How to Cross Rivers Safely

 How to Cross Rivers Safely

Oftentimes rivers are fairly easy to cross without too much hassle but heavy and rains and melting snow can change all that and turn it into a dangerous crossing. Moving water is risky but by following some simple safety advice you can ensure that you stay upright and get to the other side without any issues.

River Crossing Safety

It only takes as little as 6 inches of fast flowing water to sweep you off your feet and put you in a dangerous situation. If at all possible, you should look for an alternate route across but if you have no other choice, follow the tips below.

Check the Crossing First

The last thing you need is to get over to the other side only to find your exit route is blocked. Don’t just find a spot and wade straight in, scout it out first. You may notice that the direct line between yourself and the other side isn’t the safest option in which case you will need to plan another line. Current accelerates through narrow points in a channel. A wider place might be slower-moving. Select a crossing point where the stream is straight as current also accelerates around curves. Avoid crossing above strainers—fallen trees with branches in the water—which can trap and drown a hiker.

If there is no safe place to cross, then don’t. Your life isn’t worth the risk.

Get Your Pack Ready

If you slip while you are in the water you don’t want your pack making it hard to regain your balance. Before stepping into the water, undo both the waist belt and sternum strap on your pack. If needed, you will quickly be able to release your pack. Pack everything into plastic bags to help keep them dry and provide buoyancy.

Water Shoes

If when planning your trip you know that you are going to be needing to cross bodies of water, consider bring along some water shoes. You should never cross barefoot as you will run the risk if injury from sharp rocks, wayward fishing tackle, broken glass, and rusty metal. If you don’t have any water shoes? It’s better to cross in your boots or wool socks than barefoot.

Wading Staff

You don’t have to fork out for a trekking pole but if you do, be very careful that the tip of the pole does not become stuck. A much easier option is to just grab a hefty stick, at least 2 inches in diameter. This will provide you with a third point of contact as you traverse the current.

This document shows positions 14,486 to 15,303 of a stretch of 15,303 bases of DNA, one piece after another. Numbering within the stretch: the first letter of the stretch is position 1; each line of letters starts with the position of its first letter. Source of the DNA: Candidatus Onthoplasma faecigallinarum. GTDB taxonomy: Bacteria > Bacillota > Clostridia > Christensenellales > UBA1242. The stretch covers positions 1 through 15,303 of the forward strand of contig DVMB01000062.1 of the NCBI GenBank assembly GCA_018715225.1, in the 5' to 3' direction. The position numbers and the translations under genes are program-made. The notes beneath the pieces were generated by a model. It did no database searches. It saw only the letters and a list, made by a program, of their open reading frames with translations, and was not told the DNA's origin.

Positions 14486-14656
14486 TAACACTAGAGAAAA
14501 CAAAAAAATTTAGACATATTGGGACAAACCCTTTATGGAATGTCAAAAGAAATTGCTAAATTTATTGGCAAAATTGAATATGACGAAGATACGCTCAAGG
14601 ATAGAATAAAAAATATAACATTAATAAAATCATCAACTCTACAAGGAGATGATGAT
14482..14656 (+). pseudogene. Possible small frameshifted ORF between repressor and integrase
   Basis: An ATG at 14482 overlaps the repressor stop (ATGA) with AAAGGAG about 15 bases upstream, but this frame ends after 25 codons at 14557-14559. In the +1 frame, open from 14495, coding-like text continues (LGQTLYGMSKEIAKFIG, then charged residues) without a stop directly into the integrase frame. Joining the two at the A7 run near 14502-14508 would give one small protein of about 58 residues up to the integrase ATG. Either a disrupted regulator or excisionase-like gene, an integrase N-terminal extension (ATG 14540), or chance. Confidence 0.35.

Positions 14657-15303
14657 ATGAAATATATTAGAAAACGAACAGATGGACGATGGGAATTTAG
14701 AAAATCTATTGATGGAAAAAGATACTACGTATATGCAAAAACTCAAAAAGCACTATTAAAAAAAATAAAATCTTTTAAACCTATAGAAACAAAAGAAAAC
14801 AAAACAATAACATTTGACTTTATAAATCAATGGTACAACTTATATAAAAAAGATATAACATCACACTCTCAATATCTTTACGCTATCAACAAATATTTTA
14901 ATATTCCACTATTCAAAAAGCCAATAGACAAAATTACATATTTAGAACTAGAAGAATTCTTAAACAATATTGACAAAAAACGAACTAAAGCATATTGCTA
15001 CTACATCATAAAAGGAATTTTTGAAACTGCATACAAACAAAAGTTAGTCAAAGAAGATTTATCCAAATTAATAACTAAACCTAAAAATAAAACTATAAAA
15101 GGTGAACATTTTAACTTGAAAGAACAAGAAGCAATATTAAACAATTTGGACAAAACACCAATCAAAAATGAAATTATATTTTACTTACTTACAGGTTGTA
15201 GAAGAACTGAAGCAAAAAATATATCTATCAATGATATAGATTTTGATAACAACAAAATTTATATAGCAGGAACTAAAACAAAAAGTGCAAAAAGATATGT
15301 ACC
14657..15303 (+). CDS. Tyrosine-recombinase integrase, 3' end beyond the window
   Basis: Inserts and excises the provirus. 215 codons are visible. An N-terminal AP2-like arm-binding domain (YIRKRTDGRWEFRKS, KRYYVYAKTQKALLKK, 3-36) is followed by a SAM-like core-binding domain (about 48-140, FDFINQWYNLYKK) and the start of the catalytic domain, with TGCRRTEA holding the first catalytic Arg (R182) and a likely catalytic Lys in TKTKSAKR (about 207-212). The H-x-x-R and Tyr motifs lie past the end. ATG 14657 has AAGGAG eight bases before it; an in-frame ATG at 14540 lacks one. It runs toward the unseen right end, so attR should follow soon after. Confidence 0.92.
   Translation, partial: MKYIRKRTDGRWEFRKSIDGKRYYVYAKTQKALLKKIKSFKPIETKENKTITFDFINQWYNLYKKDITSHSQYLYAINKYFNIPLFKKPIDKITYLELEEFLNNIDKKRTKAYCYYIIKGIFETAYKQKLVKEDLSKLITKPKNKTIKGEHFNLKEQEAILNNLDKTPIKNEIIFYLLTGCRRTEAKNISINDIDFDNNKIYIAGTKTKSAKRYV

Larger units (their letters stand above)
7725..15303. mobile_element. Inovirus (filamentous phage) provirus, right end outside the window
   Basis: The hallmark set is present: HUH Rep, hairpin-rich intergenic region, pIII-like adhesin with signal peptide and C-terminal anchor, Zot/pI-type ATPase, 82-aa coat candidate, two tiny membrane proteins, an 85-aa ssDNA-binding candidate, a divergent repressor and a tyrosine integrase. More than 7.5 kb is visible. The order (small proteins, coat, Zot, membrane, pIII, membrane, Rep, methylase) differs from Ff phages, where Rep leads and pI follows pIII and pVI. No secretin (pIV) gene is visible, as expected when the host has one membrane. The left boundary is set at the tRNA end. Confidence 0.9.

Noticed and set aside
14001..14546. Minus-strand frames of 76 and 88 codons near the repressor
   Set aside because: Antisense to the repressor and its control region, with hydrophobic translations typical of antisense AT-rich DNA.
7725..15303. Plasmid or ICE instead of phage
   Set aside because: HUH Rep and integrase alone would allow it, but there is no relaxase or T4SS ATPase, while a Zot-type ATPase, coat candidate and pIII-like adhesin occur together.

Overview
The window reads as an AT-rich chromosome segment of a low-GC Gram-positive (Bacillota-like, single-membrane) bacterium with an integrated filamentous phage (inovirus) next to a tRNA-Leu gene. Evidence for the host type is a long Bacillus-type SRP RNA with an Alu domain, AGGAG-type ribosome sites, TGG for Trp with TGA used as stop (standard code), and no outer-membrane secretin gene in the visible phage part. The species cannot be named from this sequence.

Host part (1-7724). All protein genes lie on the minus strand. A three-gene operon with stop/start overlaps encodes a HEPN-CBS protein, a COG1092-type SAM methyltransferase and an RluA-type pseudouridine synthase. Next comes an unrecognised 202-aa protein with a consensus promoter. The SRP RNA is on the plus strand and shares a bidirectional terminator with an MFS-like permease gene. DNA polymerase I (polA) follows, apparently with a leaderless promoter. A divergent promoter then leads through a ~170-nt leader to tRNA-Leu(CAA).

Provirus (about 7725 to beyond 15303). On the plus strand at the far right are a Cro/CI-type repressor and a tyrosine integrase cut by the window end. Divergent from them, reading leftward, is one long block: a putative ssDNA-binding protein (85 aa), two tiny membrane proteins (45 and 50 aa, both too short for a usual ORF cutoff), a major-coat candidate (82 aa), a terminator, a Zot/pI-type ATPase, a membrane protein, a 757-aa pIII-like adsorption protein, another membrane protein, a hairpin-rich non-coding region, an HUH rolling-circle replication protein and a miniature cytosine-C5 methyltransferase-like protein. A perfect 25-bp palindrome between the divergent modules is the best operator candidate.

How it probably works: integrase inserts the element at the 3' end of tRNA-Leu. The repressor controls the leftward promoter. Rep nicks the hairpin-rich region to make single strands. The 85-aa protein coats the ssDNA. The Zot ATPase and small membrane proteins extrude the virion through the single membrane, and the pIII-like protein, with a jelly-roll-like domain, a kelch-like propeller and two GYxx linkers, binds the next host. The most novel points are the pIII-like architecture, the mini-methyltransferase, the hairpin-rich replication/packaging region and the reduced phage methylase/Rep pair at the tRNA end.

Remove Your Pants

Wearing pants can increase drag while crossing so if they don’t zip off at mid-thigh, take them off to reduce drag while crossing and to keep them dry. It is all good crossing a stream safely but you don’t want to end up getting hypothermia from your wet clothing on the opposite side.

Angle Upstream

When crossing, do so at an angle to the opposite shore heading slightly upstream, this will give you more stability against a strong current.

Don’t Cross in the Rain

Always be aware of your surroundings. The depth and speed of the water could change in seconds. Avoid crossing a river when it’s raining as a flash flood upstream could trigger a rush of water before you even have a chance to react.


The more legs you have the more stable you will become. One person should wade slightly upstream and in front, which breaks the current for the other person while the downstream person provides added stability for the upstream hiker. Three people are even better, forming a triangle as you cross.

Personal Floatation Devices

Wearing a personal floatation device is highly recommended, especially when you are crossing knee-deep river. You can purchase a floatation device online or from your go-to survival gear shop. Choose a lightweight one that’s easy to carry and pack. PFDs can save your life if you have no choice but to cross a deep river.

Be Careful of Eddies

Eddies can form below large rocks and against uneven riverbanks. While this water is calmer, the current can be very strong and in the opposite direction from the main flow of water along the eddy line (the edges of the eddy). If you wade through an eddy, be cautious crossing the eddy line going into and out of it; it can throw you off balance.

Be Prepared to Turn Back

If you feel like you can’t make it or you start to run into trouble, turn around and head back. Even shallow water can sweep you off your feet. Throw a stick into the water. If you cannot walk as fast as it floats downstream, the current is too strong to attempt a safe crossing. If the water is deeper than mid-thigh, it’s too deep. Find another crossing point, turn back, or wait for the water level to lessen.

If You Fall Down

If you get knocked off your feet, slip out of your pack immediately. Don’t waste time and energy trying to get back up. You probably won’t be able to. You want to orient yourself feet-first, and then get on your back. You want to use your feet rather than your head to bounce off objects. Stay on your back so you can see what’s coming. Try to steer toward the shore. As long as you don’t drown, your next course of action needs to be staving off hypothermia.

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